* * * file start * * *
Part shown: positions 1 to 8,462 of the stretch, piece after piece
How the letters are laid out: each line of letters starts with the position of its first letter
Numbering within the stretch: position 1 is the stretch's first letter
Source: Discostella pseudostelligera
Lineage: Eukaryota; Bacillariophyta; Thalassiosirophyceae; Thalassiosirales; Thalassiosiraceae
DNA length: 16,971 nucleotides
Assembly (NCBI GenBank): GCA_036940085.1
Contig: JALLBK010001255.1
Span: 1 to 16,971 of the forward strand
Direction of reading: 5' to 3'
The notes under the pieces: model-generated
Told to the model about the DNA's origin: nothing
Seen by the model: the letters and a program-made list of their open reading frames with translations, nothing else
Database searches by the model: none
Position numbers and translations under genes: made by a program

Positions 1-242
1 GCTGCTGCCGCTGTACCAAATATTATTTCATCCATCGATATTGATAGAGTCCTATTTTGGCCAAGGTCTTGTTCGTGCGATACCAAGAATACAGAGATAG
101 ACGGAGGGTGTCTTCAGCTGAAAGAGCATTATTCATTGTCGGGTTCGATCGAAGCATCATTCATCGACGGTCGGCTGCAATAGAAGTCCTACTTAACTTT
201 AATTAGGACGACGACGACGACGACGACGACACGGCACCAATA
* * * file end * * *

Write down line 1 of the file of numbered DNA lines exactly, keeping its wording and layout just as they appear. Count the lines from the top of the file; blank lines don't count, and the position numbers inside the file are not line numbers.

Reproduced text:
Part shown: positions 1 to 8,462 of the stretch, piece after piece